Aim: The living style, health-care system and socio-economic environments have changed substantially in Taiwan over past 20 years. This study was aimed to estimate the current perinatal cytomegalovirus (CMV) seroprevalence in northern Taiwan.
Methods: In a Taiwan Birth Panel Study, 483 pairs of mothers and neonates were prospectively recruited from one tertiary medical center, one local hospital, and two obstetric clinics located in northern Taiwan from April 2004 through January 2005. Sera of their paired maternal and cord blood were tested by an enzyme-linked immunosorbent assay method for CMV IgG and IgM antibodies. Additional data were collected for health measures and epidemiological characteristics through trained interviewers utilising structured questionnaires.
Results: Among 483 mothers studied, 93% were Taiwanese, 6.4% were immigrants from the south-eastern Asia and Mainland China, and 0.6% was aborigines. The seropositive rate of CMV IgG and IgM among the mothers was 91.1% and 3.5%, respectively. The immigrant mothers and the mothers younger than 20 years of age had a higher IgM seroprevalence (P < 0.05). Furthermore, 90.8% of the offspring had CMV IgG seropositivity and yet none of the neonates were CMV IgM positive.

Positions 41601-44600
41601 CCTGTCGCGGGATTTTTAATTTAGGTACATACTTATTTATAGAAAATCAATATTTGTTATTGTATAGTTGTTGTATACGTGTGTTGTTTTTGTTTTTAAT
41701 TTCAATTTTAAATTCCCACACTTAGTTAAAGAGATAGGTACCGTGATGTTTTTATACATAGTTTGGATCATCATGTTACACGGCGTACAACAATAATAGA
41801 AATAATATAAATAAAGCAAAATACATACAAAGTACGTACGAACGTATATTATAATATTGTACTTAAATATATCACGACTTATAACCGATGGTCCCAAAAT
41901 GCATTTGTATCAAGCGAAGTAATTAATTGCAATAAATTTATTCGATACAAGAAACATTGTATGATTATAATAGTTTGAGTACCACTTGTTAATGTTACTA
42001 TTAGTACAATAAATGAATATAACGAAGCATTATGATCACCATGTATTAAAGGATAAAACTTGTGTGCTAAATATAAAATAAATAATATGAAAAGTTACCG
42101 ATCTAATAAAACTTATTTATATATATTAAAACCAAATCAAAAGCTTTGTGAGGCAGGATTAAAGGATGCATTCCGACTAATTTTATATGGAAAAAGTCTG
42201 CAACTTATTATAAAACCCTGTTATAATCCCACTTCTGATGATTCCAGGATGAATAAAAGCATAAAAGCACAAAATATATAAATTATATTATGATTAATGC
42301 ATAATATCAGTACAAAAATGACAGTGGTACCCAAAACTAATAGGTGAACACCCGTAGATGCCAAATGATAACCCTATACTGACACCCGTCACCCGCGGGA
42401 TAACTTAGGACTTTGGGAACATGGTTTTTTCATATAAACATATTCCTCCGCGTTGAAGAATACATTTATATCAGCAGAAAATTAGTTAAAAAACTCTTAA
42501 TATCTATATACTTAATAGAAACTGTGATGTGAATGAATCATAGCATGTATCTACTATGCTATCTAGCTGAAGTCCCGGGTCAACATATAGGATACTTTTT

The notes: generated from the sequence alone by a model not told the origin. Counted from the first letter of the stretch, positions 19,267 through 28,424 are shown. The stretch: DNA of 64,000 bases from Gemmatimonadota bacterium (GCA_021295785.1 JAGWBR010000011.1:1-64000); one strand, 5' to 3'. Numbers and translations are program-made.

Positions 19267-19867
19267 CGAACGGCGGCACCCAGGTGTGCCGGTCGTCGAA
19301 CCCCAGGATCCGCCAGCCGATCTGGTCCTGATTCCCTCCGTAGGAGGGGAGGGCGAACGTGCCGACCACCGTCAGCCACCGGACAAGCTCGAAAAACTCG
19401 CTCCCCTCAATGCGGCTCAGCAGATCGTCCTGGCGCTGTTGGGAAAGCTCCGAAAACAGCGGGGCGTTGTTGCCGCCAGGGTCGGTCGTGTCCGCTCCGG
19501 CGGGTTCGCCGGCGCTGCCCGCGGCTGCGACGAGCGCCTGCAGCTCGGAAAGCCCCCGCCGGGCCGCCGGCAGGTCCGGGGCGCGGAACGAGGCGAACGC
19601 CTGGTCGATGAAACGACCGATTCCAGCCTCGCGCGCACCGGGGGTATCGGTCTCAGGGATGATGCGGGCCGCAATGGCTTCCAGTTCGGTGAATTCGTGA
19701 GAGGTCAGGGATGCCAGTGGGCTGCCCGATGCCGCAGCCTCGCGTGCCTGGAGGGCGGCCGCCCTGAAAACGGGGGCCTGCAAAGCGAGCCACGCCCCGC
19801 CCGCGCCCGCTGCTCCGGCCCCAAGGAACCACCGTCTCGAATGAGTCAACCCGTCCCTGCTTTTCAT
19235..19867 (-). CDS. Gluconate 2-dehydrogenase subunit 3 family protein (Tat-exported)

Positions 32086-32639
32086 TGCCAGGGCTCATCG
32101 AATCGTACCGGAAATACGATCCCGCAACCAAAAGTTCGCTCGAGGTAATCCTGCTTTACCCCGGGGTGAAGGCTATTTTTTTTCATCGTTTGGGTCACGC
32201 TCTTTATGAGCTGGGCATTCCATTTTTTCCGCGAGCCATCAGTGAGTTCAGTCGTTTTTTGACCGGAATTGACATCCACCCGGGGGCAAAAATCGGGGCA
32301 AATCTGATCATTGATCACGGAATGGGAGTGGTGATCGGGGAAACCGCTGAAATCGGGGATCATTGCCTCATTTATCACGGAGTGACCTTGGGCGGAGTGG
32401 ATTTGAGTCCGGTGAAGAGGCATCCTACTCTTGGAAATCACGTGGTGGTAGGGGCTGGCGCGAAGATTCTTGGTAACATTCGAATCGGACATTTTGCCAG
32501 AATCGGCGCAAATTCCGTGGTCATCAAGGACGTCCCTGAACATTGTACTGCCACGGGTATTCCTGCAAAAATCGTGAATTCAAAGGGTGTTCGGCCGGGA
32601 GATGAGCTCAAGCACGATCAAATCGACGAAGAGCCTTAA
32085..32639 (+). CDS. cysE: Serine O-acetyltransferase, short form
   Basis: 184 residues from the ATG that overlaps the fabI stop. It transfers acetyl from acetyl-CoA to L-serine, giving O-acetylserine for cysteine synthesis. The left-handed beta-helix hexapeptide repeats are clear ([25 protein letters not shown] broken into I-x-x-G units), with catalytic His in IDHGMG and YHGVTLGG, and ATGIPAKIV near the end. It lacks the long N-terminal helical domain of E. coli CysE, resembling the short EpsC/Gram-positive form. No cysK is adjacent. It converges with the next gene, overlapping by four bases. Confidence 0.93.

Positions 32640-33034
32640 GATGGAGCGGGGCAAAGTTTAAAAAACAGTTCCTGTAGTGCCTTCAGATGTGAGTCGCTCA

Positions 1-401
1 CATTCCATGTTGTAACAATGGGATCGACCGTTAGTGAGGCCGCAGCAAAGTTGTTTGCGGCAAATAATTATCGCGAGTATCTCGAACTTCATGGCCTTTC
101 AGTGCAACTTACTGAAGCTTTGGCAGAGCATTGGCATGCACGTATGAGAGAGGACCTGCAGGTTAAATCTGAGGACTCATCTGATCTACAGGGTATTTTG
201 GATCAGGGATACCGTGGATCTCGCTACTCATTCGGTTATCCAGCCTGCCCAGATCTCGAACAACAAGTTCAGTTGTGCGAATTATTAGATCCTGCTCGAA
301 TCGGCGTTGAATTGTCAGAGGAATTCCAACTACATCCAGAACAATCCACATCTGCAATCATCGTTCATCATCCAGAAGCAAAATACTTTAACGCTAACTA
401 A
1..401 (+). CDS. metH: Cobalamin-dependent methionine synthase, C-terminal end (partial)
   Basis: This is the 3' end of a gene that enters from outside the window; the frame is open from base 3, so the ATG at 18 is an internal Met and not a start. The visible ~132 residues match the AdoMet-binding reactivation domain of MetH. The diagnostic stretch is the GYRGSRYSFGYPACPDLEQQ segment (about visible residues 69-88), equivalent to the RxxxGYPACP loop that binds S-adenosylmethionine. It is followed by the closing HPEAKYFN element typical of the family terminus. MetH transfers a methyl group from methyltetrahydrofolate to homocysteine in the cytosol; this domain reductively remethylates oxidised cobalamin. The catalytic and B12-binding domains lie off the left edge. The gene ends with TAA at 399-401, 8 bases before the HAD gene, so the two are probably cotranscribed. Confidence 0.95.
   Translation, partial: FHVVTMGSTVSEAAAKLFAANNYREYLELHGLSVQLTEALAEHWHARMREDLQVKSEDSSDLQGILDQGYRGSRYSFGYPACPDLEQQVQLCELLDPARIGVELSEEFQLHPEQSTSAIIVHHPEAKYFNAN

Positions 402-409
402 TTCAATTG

Conclusion: The seroprevalence of CMV among childbearing women is high in northern Taiwan. The immigrant mothers and the teenage mothers appear to have higher seropositivity of CMV IgM.